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Monday, November 12, 2012
Film study: Georgia vs. Auburn

By David Ching

ATHENS, Ga. -- Let’s take a look at three key plays from Georgia’s 38-0 win at Auburn on Saturday.

Conley scores first touchdown

The score: 0-0

The situation: Georgia raced 70 yards in five plays on its first drive when it faced third-and-goal at the Auburn 6-yard line with 10:57 left in the first quarter.

Why it worked: Quarterback Aaron Murray threw over the top of Auburn’s zone and Chris Conley made a nice catch at the back of the end zone for the Bulldogs’ first touchdown.

The breakdown: Conley lined up in the slot to the right, inside of Tavarres King. Tight end Arthur Lynch was unattached from the line to Conley’s left. Malcolm Mitchell lined up to the left of the line.

Conley easily beat his man, Auburn safety Demetruce McNeal, with a quick turn inside toward the goal post and Murray deftly slipped a pass to Conley over cornerback T’Sharvan Bell’s head as he dropped to defend the goal line. The throw was slightly behind Conley, but he reached backward to his left and grabbed the pass before tapping both feet down directly in front of the goal post for a touchdown.

What it means: After Marlon Brown and Michael Bennett -- both of whom spent a lot of time as slot receivers -- both went down with season-ending knee injuries in the span of a month, the Bulldogs shifted Conley into a position he had not played. He handled the new role well against Auburn, making all four of his catches for 32 yards in the first half before Georgia’s offense took its foot off the gas in the second.

Taking Auburn out of it

The score: 7-0 Georgia

The situation: Auburn tried to answer the Bulldogs’ score by driving into Georgia territory. It had moved 58 yards in six plays and had first-and-10 at the UGA 30 with 7:23 left in the first quarter.

Why it worked: Jordan Jenkins is fast. Really fast.

The breakdown: Auburn’s Quan Bray lined up left and came in motion before the snap, taking a handoff from quarterback Jonathan Wallace 5 yards deep in the backfield and rolling right in order to attempt a reverse pass downfield to Emory Blake. The only problem was that Georgia outside linebacker Jenkins stayed outside of H-back Jay Prosch and shot up the field toward Bray, pushing Bray all the way back to the 44.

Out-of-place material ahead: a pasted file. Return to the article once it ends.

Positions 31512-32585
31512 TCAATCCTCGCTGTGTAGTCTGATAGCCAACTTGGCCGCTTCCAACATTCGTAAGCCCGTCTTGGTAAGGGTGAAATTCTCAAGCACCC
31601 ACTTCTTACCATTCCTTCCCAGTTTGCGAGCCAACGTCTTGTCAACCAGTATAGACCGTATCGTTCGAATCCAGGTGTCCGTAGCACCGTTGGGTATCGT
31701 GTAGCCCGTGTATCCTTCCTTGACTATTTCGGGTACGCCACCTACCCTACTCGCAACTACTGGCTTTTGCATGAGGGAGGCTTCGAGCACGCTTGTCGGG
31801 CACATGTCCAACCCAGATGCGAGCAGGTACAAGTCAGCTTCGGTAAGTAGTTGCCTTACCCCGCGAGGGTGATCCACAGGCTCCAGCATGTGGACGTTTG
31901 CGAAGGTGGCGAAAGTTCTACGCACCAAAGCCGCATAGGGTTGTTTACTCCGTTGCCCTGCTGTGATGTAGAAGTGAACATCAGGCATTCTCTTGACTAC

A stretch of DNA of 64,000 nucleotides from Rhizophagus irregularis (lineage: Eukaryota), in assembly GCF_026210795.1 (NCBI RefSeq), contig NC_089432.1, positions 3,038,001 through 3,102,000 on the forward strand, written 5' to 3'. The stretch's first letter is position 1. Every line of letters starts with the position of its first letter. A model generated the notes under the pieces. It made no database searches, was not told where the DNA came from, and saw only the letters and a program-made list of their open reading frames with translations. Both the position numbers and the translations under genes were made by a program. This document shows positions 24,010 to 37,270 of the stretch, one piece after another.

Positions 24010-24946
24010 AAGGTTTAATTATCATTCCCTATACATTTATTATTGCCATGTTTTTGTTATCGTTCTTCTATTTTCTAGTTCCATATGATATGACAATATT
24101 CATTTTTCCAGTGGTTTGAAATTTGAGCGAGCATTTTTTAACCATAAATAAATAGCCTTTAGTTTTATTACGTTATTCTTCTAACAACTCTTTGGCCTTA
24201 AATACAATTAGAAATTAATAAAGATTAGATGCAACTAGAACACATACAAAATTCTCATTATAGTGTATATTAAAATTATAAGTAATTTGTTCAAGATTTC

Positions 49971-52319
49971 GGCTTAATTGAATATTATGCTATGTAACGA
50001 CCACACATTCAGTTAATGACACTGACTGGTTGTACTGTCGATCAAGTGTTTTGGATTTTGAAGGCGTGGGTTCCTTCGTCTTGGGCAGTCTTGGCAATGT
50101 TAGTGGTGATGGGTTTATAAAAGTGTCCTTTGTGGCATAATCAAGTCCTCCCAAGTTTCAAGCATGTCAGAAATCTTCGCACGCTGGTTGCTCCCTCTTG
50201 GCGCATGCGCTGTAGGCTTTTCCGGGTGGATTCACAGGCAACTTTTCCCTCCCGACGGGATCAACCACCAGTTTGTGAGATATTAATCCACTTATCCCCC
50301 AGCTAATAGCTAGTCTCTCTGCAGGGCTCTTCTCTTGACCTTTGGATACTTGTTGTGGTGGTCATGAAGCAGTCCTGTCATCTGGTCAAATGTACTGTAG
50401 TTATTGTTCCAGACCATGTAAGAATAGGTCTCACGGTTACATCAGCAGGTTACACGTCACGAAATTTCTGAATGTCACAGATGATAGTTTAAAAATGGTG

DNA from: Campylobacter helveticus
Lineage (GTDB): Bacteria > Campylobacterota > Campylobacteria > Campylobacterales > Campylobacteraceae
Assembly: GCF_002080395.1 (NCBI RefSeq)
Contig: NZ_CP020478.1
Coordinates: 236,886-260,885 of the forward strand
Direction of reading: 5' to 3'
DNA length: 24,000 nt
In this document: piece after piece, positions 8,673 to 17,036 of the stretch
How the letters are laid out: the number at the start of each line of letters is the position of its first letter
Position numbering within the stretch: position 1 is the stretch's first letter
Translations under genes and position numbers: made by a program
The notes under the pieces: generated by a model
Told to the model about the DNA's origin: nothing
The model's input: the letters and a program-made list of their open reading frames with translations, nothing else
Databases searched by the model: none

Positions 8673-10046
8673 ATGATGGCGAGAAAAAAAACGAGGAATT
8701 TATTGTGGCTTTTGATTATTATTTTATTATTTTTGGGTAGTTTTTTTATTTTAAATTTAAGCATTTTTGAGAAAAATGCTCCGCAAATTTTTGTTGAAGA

Jenkins caught up to the shifty Bray at the 43, grabbed him by the left shoulder pad and threw him to the ground for a 10-yard loss. The play derailed Auburn’s drive as the Tigers next ran two unproductive plays and punted -- and then Georgia quickly drove for its second touchdown and the rout was in full swing.

What it means: Jenkins’ role has grown in recent weeks and this play is a good example of why his playing time has increased. The true freshman stayed at home -- as he has several times to blow up plays this season -- and showed off impressive closing speed that is going to make him one of the SEC’s best pass rushers in the near future.

T.K.’s TD

The score: Georgia leads 14-0

The situation: The Bulldogs faced third-and-7 at the Auburn 17 with 10:35 left in the second quarter. Murray re-entered the game for the play, having taken a down off when a hit knocked his wind out momentarily.

Why it worked: Murray launched a perfectly placed pass and King made an acrobatic catch, tapping down his right toe in the end zone a split second before his left foot came down out of bounds.

The breakdown: King lined up to the right with Conley in the slot and Mitchell coming in motion from the left. Murray rolled right with Auburn defensive lineman Angelo Blackson giving chase.

Georgia’s quarterback sailed his pass just over leaping Auburn safety Jermaine Whitehead’s fingertips, but King jumped to catch it, cradling the ball in the crook of his right arm as he tapped his right toe down before falling out the right side of the end zone.

What it means: Bulldogs fans were no doubt concerned when Murray struggled to get up from a hit, forcing backup Parker Welch to enter the game to execute a running play. But all was right with the Dawgs' world one play later when Murray trotted back onto the field and kept the Bulldogs offense rolling with a highlight-reel throw to King for a score.

When the Bulldogs scored on a Todd Gurley run on their next drive, they had scored touchdowns on each of their first four possessions against Auburn and on eight of their last 12 drives dating back to the second quarter of the Ole Miss game. That’s a sign of an offense that is obviously in full stride.